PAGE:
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Napa winemaker George Vare fell in love with Ribolla Gialla on a trip through Friuli-Venezia Giulia in the early 90's. He took cuttings from Josko Gravner's vineyard and planted the first Ribolla Gialla in North America in 1999, in Napa's Oak Knoll District. This wine was whole-cluster pressed, spontaneously fermented, and aged for 8 months in neutral oak. Only 8 barrels were made of what I believe to be Arnot-Roberts's smallest production wine. Elegant and ethereal, with fine slightly-floral, slightly-oily minerality and a delicate underbrush character, this wine is fantastic after a brief decant, but will improve for up to ten years in the bottle. Serve with a simple Italian pasta with slivered almonds, apricots, and garlic tossed in olive oil with Parmesan. Andrew Farquhar
The Quaker Run Vineyard, planted in 1999, is located on the eastern flank of the Blue Ridge Mountains, nearly touching Shenandoah National Park. This Chardonnay's spontaneous fermentation lasted for nearly 11 months and then rested on the lees for an additional seven months. Big, round, and extraordinarily texturally dense, this wine has fine leesy, yeasty, bready character that is elegantly interpolated through the fine white peach and meyer lemon fruit core. This is a big classic Chardonnay, though it has fine acid structure that adds to a long, slightly funky, lingering finish. Andrew Farquhar
Eminence Road is one of the most consistent producers of high quality wines in the Finger Lakes. This Riesling is from vines planted in loam over shale and limestone, sourced from the eastern bank of Seneca Lake. This is big and structured with a crystalline brilliance on the palate that is breathtaking. A wine of precision, this will age gracefully for 5-10 years, and is designed to complement the offerings of the country table. Andrew uses very little sulfur in the converted hillside cow barn. Bottled unfined and unfiltered. Andrew Farquhar
Disclaimer: this is not made from apples (but it is fantastic). Raphael Lyon, the man behind Enlightenment Wines, had been crafting some serious mead in Clintondale, NY for some time before he moved his operation to a small space in the Bushwick neighborhood of Brooklyn, NY. Made from wildflower honey and fermented to dryness, it sounds like something you may have had before, but Lyon’s process is anything but the norm. The wildflower honey is allowed to spontaneously ferment in used red wine barrels sourced from local wineries, with no SO2 added at any time, and is aged in barrel for one year before bottling. Though Raphael doesn’t advertise it, Nought is a single barrel release and will have subtle differences depending on what kind of honey is used (and where the honey is from) as well as other variances in the winemaking process. All of his meads are bottled unfined and unfiltered. Nought is heady on the nose with blossom, toasted coconut, honey-roasted walnut, red berry fruits, and bergamot. It is quite round on the palate with ample acidity and a vinous quality not found in many other meads. It finishes bone-dry with apricot, pineapple stalk, and a hint of orange peel. This is a seriously exciting foray into mead. Thanks, Raphael! Tim Gagnon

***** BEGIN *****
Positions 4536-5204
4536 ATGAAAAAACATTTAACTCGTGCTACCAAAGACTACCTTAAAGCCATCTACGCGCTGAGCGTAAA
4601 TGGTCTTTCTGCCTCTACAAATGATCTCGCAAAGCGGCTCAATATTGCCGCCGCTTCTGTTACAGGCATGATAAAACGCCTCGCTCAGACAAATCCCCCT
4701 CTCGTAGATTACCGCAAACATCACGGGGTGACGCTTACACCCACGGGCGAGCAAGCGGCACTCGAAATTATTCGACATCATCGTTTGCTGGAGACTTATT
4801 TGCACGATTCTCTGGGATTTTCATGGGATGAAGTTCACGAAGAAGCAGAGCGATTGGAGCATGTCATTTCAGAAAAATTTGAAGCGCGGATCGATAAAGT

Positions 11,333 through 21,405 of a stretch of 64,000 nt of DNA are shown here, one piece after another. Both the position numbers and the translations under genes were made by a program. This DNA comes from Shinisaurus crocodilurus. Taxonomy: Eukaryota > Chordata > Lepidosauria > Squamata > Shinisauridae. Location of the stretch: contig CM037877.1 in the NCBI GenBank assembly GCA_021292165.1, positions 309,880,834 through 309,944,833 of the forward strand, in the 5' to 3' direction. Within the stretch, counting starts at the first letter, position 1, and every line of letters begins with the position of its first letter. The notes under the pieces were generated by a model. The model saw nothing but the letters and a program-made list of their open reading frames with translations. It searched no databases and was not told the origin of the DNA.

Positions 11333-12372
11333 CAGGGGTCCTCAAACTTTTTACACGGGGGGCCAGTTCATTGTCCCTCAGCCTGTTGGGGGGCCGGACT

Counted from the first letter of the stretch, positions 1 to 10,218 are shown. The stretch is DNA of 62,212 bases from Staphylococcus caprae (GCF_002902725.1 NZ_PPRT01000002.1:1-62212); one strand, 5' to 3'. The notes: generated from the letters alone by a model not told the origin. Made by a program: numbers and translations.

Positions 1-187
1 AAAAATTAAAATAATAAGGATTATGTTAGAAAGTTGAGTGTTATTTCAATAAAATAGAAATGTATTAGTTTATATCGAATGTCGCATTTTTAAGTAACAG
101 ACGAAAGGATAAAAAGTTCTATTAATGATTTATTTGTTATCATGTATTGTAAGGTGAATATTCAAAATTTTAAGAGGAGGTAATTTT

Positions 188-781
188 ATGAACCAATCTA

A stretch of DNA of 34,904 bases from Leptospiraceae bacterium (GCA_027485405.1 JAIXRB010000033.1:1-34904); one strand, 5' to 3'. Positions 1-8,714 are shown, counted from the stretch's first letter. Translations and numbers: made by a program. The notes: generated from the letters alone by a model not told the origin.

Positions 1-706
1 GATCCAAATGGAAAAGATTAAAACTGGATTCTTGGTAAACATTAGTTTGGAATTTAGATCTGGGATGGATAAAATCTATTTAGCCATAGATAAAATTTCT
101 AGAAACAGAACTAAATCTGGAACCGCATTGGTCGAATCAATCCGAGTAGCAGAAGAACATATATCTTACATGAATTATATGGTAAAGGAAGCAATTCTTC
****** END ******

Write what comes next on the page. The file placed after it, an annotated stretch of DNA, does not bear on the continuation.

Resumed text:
This dry Muscat is from the Suisun Valley, and it's the first year Folk Machine has bottled a Muscat. 100% Muscat Canelli (Muscat Blanc à Petit Grains), this was fermented in stainless steel. This dry wine has gorgeous floral, peachy, white grape juice aromas, but on the palate is a well-built, finely structured dry wine. There is a breadth of palate that makes it excellent for sipping cold in the sunshine.
This is a Chardonnay containing great, lustrous depths. The color of yellow topaz, this wine displays incredible concentration of fruit and earth, with dense lemon and pear character surrounded by white flower, honeysuckle, and a dusty, riverbed quality that is truly remarkable. A touch of nuttiness can be found in the back palate, and the wine displays an extraordinarily long finish with a kaleidoscopic array of aftereffects. The dialogue between clear acid structure and dense weight feels iconic. Right now, this wine responds well to air, with an aroma that continues to bloom over the course of several hours, yet I feel that this wine is truly meant for the cellar, where it will continue to grow and change for the next twenty to thirty years. Andrew Farquhar
Ovum is an exciting, predominantly Riesling-based project from winemakers John and Ksenija House from Southern Oregon, based out of the Rogue Valley. The Rogue Valley is in fact made up of the valleys of three separate rivers which are, from West to East: the Illinois River, the Applegate River, and Bear Creek. The Bear Creek Valley is the warmest and driest place in the state of Oregon, whereas the Illinois River Valley, from which this Riesling is sourced, is the coolest and wettest region in the state. Grown in serpentine soils, very rare for viticulture due to its hardness and poor nutrient retention, this is a powerful Riesling with loads of electric acidity and an incredible funky floral character: lime flower, sap, and dense crystalline citric fruit meld together in an amazing, expressive wine. Andrew Farquhar